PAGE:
Amsterdam to turn former military base into innovative new neighborhood
The Amsterdam city council announced plans for the Amsterdam Marineterrein. The area in the city's center, which was in the hands of the Ministry of Defense for hundreds of years, will become a neighborhood with a city park, about 800 homes, and about 2,300 jobs for smaller innovative companies. There is also room for 1,400 students and teaching staff and activities in art, culture, and sports.
The city released the plans for public comment on Tuesday. According to responsible alderman Victor Everhardt, innovation and solutions for urban issues will dominate the new district. The neighborhood is partly car-free, and 70 percent will remain undeveloped. The buildings will be 20 to 30 meters high, with a few peaks of 40 meters. The city will preserve all monumental buildings.
The site on the island of Kattenburg, on the east side of the city center, had been in use by the Royal Netherlands Navy since 1655 and was completely sealed off to Amsterdam residents. In 2013, the Ministry of Defense announced that it wanted to return the area to Amsterdam due to budget cuts. In the summer of 2018, the navy should have left entirely, but just before that, the Ministry of Defense said that it wanted to stay and that it wanted to keep half of the site. Last year, the municipality and the ministry reached a final division of the site. The Ministry of Defense will remain with a compact barracks, and the rest of the area will become a place for learning, living, working, sports and recreation.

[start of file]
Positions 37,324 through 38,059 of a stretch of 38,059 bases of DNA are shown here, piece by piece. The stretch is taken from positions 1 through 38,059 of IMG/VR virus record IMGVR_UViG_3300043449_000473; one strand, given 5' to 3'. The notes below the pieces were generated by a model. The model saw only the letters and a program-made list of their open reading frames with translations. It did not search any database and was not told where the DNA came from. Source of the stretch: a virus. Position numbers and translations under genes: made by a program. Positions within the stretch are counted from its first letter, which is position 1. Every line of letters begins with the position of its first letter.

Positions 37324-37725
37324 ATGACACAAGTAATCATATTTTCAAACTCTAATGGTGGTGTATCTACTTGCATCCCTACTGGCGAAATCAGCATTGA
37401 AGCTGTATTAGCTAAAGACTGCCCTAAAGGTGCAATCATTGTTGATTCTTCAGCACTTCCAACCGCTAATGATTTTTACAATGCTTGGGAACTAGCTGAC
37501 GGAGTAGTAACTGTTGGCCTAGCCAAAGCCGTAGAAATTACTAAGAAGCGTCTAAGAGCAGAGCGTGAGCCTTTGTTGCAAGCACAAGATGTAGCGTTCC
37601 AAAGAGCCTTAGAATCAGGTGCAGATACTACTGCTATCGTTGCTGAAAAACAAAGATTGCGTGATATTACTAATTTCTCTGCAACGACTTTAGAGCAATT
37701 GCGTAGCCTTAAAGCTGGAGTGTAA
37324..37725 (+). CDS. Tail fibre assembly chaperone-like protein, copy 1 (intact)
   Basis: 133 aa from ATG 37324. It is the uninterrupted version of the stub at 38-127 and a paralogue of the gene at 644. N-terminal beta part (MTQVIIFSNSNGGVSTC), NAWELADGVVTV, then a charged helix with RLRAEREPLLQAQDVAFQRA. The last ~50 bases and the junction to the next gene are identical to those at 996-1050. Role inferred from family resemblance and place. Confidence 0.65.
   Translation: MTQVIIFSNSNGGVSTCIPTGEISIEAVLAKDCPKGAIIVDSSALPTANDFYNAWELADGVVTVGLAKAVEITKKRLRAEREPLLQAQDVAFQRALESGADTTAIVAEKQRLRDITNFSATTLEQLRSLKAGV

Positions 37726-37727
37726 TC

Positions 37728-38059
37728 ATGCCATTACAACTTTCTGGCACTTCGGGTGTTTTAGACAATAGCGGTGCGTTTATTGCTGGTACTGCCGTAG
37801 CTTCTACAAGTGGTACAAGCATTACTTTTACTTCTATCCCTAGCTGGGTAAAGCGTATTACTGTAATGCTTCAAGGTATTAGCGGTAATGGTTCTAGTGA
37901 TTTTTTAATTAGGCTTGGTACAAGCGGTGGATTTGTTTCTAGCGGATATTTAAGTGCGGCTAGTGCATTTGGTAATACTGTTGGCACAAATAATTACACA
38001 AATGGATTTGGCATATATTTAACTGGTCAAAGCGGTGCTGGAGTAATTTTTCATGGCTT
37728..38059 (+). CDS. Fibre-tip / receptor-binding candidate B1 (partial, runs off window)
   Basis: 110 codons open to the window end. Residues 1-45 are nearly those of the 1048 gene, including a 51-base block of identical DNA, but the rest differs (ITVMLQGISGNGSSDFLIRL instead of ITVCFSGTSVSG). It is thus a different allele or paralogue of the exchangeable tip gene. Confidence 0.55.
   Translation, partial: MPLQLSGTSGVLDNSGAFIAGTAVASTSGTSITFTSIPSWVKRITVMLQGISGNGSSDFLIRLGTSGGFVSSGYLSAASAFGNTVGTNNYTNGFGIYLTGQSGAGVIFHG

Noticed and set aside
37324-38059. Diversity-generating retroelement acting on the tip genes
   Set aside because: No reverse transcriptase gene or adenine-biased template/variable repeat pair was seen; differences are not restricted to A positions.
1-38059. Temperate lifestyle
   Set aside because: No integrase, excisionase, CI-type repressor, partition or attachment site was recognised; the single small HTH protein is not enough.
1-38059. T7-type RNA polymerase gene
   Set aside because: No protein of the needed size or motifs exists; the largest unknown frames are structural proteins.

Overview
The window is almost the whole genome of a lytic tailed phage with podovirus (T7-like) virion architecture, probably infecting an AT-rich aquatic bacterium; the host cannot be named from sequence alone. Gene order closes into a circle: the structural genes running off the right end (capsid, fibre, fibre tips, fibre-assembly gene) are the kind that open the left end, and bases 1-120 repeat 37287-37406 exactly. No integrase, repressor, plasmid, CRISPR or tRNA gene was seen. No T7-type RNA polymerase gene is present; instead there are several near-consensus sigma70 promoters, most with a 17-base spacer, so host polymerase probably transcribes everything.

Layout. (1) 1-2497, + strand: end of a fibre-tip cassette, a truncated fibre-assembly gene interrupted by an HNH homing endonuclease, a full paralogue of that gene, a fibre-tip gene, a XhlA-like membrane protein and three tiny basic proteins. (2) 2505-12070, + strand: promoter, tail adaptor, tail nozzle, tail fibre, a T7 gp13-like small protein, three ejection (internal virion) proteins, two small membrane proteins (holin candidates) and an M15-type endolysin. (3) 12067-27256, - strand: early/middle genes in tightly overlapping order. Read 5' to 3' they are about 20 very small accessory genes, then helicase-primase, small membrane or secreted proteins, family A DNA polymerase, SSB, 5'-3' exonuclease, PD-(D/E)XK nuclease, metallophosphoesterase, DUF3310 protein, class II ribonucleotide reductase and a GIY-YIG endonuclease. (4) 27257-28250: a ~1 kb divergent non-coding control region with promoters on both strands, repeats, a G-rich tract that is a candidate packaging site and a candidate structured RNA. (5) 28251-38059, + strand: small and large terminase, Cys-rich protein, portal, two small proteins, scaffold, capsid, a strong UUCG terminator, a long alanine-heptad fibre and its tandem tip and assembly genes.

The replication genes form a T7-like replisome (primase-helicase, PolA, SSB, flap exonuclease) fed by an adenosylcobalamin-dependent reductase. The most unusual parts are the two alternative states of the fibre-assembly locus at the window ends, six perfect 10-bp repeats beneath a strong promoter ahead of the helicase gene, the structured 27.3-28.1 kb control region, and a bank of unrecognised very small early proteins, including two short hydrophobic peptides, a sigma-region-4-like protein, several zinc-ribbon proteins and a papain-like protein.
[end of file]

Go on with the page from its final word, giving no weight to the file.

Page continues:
Not everyone is pleased with the transformation of the 14-hectare site. According to the alderman, there are concerns among local residents, who fear that it will become crowded in the future and that there will be too little green public space. According to him, following several information meetings, the municipality has already adjusted the plans. For example, the city lowered the maximum height of the buildings from 50 to 40 meters and decided to concentrate the buildings in a specific area, leaving more space for greenery. The city council is expected to vote on the plans by the middle of next year.
Reporting by ANP